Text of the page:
Why Is No One Talking About Garmin Stock?
If you ask investors to name a maker of popular tech gadgets that is flush with cash and has a stock performance that’s almost tripled the S&P 500 index over the last several years, many would likely answer Apple (NASDAQ:AAPL). But another accurate answer that would probably surprise many people is Garmin (NASDAQ:GRMN).
The maker of GPS-enabled devices used for sports and outdoor recreation is a cash flow machine, has no debt, and has seen an explosion in sales that looks to continue for the foreseeable future. So why aren’t more investors talking about Garmin? If they looked further into it, they just might start.
Creating an ecosystem
Once known mainly for automotive GPS systems, Garmin spent the last decade focusing on growing its other business segments, namely fitness, outdoor, aviation, and marine. And customers not only love the products, it also works to make it easier to integrate its devices to help create an ecosystem.
The company now offers solar charging technology on some of its smartwatches. That’s particularly useful when integrating with devices from its other segments. You can leave the watch on to view data while it charges and seamlessly integrates with separate Garmin devices used for other activities, including its biking, dog tracking, and action camera offerings.
Other examples include how hunters and dog handlers can use the company’s Tread powersport off-road navigator from its automotive segment to help track sporting dogs that have Garmin’s GPS dog systems from its outdoor segment. In-vehicle dog tracking provides ease of use that helps build customer loyalty. Or a golfer using a GPS golf watch can pair with a club tracking sensor to send data, including yardage and swing dynamics, directly to their watch.
Measuring up to an icon
Building an ecosystem integrating products is something Apple mastered long ago. With its $32.7 billion market cap, it may seem odd to compare Garmin to Apple and its $2.4 trillion valuation. But the similarities that do exist are worth noting.
It starts with a fortress-like balance sheet. The company has no debt, and $3.2 billion in cash and marketable securities as of June 26. That represents about 10% of its market cap. Apple, well known as a cash-generating behemoth, had about $194 billion as of the same date, representing about 8% of its valuation at recent prices. Apple chooses to carry low-cost debt, but Garmin generates enough cash flow to support all of its needs without debt. Those include investments in research and development, potential acquisitions, and reliable dividend payments.
Other similarities include total returns including dividends over the last three years (which far outpace that of the S&P 500), and the rate of increasing dividend payments.
One of the more attractive aspects of Garmin’s business is its diversity of products. In the full year 2020, for example, revenue in the aviation segment dropped 15% year over year, mainly due to timing related to the Federal Aviation Administration (FAA) requirement to have planes upgrade to ADS-B navigation technology by Jan. 1, 2020. Yet with strong marine, outdoor, and fitness sales, it still increased overall revenue 11% in the pandemic-impacted year.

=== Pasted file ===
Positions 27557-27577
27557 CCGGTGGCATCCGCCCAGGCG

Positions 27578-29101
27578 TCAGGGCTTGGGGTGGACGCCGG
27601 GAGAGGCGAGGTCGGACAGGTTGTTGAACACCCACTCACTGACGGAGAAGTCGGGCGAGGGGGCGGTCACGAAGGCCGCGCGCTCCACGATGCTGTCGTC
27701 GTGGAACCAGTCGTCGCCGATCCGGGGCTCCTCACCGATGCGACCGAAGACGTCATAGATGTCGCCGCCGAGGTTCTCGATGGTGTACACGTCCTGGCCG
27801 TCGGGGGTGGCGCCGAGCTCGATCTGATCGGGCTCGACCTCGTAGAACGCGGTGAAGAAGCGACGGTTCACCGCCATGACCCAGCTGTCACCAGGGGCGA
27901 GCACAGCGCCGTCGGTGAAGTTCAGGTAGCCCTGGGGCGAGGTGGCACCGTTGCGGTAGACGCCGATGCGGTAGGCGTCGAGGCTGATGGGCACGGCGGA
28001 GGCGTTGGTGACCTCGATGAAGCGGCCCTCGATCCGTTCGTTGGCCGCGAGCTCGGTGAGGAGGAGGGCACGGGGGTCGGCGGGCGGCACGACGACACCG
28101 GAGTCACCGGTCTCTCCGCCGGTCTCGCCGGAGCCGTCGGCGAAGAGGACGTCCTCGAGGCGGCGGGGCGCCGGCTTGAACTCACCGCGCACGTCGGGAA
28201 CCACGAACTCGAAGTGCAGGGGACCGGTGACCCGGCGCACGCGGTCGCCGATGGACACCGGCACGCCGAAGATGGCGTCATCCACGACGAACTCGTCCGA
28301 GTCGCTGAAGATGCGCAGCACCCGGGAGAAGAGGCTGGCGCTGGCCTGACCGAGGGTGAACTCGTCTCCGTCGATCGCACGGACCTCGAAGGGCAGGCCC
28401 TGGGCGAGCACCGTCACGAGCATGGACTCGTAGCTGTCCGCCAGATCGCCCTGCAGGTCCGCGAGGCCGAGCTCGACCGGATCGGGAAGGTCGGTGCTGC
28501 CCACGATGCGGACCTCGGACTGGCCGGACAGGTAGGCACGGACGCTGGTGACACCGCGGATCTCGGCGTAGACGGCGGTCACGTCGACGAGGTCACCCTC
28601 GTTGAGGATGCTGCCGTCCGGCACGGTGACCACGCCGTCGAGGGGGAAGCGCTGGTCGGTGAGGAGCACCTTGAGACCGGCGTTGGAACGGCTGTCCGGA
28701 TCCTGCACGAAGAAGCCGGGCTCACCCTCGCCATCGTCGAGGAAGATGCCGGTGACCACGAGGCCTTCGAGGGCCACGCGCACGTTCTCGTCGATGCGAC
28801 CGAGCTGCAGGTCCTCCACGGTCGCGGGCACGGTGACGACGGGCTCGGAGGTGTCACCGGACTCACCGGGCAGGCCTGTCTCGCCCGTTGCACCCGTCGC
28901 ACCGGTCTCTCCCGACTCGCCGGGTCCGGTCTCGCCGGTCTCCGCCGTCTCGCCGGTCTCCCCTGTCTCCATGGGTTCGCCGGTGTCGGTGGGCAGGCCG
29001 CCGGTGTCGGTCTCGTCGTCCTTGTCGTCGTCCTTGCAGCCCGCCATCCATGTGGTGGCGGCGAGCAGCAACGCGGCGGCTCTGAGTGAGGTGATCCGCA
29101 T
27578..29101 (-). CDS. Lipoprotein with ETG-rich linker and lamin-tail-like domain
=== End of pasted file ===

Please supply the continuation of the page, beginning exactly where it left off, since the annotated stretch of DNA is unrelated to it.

Management sees all five of its segments growing in 2021. After updating guidance in the second-quarter report, management said it sees sales growth of 16.9% compared to 2020. Boating and camping proved popular during the pandemic, and the company doesn’t see that trend waning anytime soon. Boat manufacturers continue to have record backlogs, and Garmin just increased its expectations for its marine segment from the original assumption of 15% sales growth for the year to 27%.
Garmin also believes its automotive segment will grow 2021 sales 15% versus 2020. That would be the first full year of positive growth for the automotive segment in more than five years.
Trends and valuation
The company seems primed to not only replicate the success it experienced over the past several years, but to build on it. Trends toward outdoor recreation were already increasing, and it seems the pandemic might have brought the popularity to another level. Garmin’s success has led to its stock trading at somewhat of a premium to the overall market in the past.
That continues today, with Garmin trading at a price-to-earnings ratio of about 30 based on 2021 expectations. But as it showed after its second quarter, management tends to be conservative and raises guidance only when it has evidence it can hit those marks. And using enterprise value, which takes net cash into account, the P/E becomes 27 at recent prices. It’s likely the company continues to grow revenue in the double digits next year, too. That makes today’s share price reasonable looking forward.
Garmin isn’t going to be the next Apple, but that doesn’t mean investors can’t see the same success over the next few years as the company has provided over the past several. And with plenty of cash and cash flow to support, and grow, a dividend that currently yields about 1.5%, Garmin is a company and a stock that more investors should be talking about.
This article represents the opinion of the writer, who may disagree with the “official” recommendation position of a Fintech Zoom premium advisory service. We’re motley! Questioning an investing thesis — even one of our own — helps us all think critically about investing and make decisions that help us become smarter, happier, and richer.